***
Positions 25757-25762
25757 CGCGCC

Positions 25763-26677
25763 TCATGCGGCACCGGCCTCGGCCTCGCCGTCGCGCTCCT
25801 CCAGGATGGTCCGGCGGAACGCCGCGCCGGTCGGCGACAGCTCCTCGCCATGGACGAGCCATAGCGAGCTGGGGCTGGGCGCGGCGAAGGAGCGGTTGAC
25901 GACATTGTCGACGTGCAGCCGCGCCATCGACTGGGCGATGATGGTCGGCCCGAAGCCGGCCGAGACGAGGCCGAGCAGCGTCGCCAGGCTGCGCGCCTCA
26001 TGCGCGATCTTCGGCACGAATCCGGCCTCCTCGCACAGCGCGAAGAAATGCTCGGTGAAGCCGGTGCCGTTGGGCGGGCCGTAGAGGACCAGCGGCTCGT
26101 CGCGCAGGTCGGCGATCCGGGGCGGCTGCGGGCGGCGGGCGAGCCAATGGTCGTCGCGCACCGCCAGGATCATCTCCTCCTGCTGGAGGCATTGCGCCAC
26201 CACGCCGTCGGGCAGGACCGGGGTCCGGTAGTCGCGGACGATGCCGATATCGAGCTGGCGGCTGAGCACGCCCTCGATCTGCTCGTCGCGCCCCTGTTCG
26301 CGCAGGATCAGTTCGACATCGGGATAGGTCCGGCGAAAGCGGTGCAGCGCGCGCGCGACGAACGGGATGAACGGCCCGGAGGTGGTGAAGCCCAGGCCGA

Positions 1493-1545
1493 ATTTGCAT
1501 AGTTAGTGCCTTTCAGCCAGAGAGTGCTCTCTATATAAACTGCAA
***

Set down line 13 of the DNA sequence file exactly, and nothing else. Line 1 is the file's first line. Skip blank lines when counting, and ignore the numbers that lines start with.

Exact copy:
1501 AGTTAGTGCCTTTCAGCCAGAGAGTGCTCTCTATATAAACTGCAA